letters | South China Morning Post
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letters

PUBLISHED : Monday, 17 December, 2007, 12:00am
UPDATED : Monday, 17 December, 2007, 12:00am
 

Public faith in hospitals shaken

Our public hospitals have been rocked by a series of scandals over the past few years.

Last month, an unemployed man drank blood at Yan Chai Hospital.

In another case, the medical record of an old man was accidentally transferred to that of a pregnant woman who was in urgent need of a blood transfusion. Fortunately, the lives of both patients were not endangered.

I am worried about the lax administration in our hospitals.

A hospital is a place where lives are saved. But in Hong Kong, the hospitals may pose a health hazard.

Hospital authorities should ensure better administration in order to restore public confidence in the city's health sector.

Perhaps, the incidents could be a blessing in disguise. This is the right time for the Hospital Authority to review its policies and solve the problems.

Tsang Cheuk-wong, SKH Lam Kau Mow Secondary School

Fatal queue jump

A taxi driver recently died in an accident while trying to jump the queue and get a passenger.

The driver was in his 70s. Why didn't he just retire and enjoy the rest of his life?

It's fine if he still wanted to work, but he shouldn't have been so reckless.

People today only think of money. What's the point of earning so much money, if you don't have the time to spend it? I would rather enjoy my life.

Nathalie Wong, Marymount Secondary School

Love shows itself in many forms

The word 'love' is not confined to relationships between a man and a woman. It includes family and friends.

Love comes from parents who do their best to provide their children a good education and a comfortable life. Love comes from friends who help you to solve problems. Love comes from yourself when you take care of your pets.

People who help an accident victim are showing their love for humanity. If people around the world love each other, there will be no more wars and famine. Life will be happier and easier.

Tracy Chu, Hang Seng School of Commerce

Need for tighter curbs on fishing

Overfishing in Hong Kong is still a serious problem. Although the Agriculture, Fisheries and Conservation Department has established marine parks, there have been no significant changes in the diversity of the city's fish population.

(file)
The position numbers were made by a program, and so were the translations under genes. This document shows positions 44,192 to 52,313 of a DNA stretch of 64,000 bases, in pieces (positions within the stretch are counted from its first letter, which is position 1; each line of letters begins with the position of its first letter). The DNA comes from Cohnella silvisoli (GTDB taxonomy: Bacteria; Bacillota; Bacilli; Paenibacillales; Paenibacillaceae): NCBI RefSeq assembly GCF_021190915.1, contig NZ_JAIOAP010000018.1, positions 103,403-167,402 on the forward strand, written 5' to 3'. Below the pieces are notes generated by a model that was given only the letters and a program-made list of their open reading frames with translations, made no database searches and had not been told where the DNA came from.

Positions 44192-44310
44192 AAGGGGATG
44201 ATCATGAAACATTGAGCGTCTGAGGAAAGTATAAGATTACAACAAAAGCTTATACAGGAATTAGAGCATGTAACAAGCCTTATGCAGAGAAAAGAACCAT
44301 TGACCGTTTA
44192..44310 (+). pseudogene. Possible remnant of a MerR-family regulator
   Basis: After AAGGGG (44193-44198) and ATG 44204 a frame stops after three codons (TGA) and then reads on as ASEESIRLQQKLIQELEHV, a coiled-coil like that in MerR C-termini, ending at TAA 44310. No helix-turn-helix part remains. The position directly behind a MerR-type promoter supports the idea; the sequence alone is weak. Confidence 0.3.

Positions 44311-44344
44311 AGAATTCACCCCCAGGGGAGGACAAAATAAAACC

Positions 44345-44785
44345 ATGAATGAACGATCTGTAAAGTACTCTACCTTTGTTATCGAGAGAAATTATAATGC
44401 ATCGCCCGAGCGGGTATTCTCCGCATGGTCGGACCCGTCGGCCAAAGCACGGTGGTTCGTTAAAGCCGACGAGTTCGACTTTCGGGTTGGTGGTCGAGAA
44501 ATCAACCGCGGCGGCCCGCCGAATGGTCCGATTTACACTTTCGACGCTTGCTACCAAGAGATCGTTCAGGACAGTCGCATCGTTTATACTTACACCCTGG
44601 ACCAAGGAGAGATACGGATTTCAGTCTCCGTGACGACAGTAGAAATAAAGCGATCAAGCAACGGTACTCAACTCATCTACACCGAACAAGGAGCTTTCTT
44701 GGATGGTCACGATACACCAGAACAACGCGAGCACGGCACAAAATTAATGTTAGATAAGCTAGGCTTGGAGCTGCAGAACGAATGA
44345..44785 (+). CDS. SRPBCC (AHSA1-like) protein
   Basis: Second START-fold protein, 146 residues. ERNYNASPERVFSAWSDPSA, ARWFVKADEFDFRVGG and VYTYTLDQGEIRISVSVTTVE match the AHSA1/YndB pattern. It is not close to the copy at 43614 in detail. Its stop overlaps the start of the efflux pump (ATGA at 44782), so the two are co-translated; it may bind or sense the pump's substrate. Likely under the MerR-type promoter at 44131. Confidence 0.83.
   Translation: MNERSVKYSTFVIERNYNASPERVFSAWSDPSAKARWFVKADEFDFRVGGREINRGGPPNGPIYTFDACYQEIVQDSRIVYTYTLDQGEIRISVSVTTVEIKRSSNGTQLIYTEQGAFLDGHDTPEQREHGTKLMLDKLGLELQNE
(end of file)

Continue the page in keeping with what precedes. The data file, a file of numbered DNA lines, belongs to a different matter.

In fact, the fish population has remained low. And the fish are small, averaging less than 10 centimetres. This contradicts many overseas surveys, which showed that an increase in fish population could be expected after five years, if protection at marine parks is effective.

There should be stricter controls on fishing in marine parks. We must understand the aim of the parks is to preserve fish resources.

If there is no improvement, further action, such as banning fishing activities in marine parks, should be implemented. When we enjoy the resources, we must also think of the future.

Tom Lam, Yan Oi Tong Tin Ka Ping Secondary School

Be considerate

When I am on the bus or the MTR, I often see people putting their bags on empty seats next to them. This prevents others, including elderly people or pregnant women, from getting a seat.

I don't know why people are so selfish. Don't they know that their actions inconvenience others?

Before we do anything, we should think about others. Don't be too self-centred. It will not only make people unhappy, but also give others a bad impression of us.

Lo Tsz-ki, Christian Alliance S. C. Chan Memorial College

More is better

Many Chinese believe that a large family is better than one with no children.

Although this is the year of the pig, there hasn't been a significant increase in Hong Kong's birth rate. Is having even one child a big economic burden on parents?

A lot of married couples prefer not to have children because they want to have greater financial freedom and a better lifestyle.

But having children means they will look after their parents when they grow old. I agree with Chief Executive Donald Tsang Yam-kuen's advice, urging Hong Kong families to have more children because our prosperous residents can support a larger family.

Derek Yip, Hang Seng School of Commerce

Make daily reading a priority in school

An international literacy study ranked Hong Kong's 10-year-olds second out of 45 regions, behind Russia. This is a good reflection of Hong Kong pupils' reading ability.

Students today have more opportunities to improve their reading. Schools put more emphasis on reading skills, following the education reforms.

Students are spending more time reading and gaining more confidence in their language abilities.

This is encouraging news for Hong Kong students, mostly primary pupils. I read a lot during my primary school days.

I borrowed books from the school library every day.

But my reading habit declined when I went to secondary school. It was ruined by the heavy homework load and tests. I have very little leisure time to read now.

The city's education system is still not ideal. Forcing students to read through book reports is not effective.

Students need to develop their reading habit from a young age. I think a daily reading period in school is a good way to sustain students' literacy skills.

Vivian Chan, Methodist College

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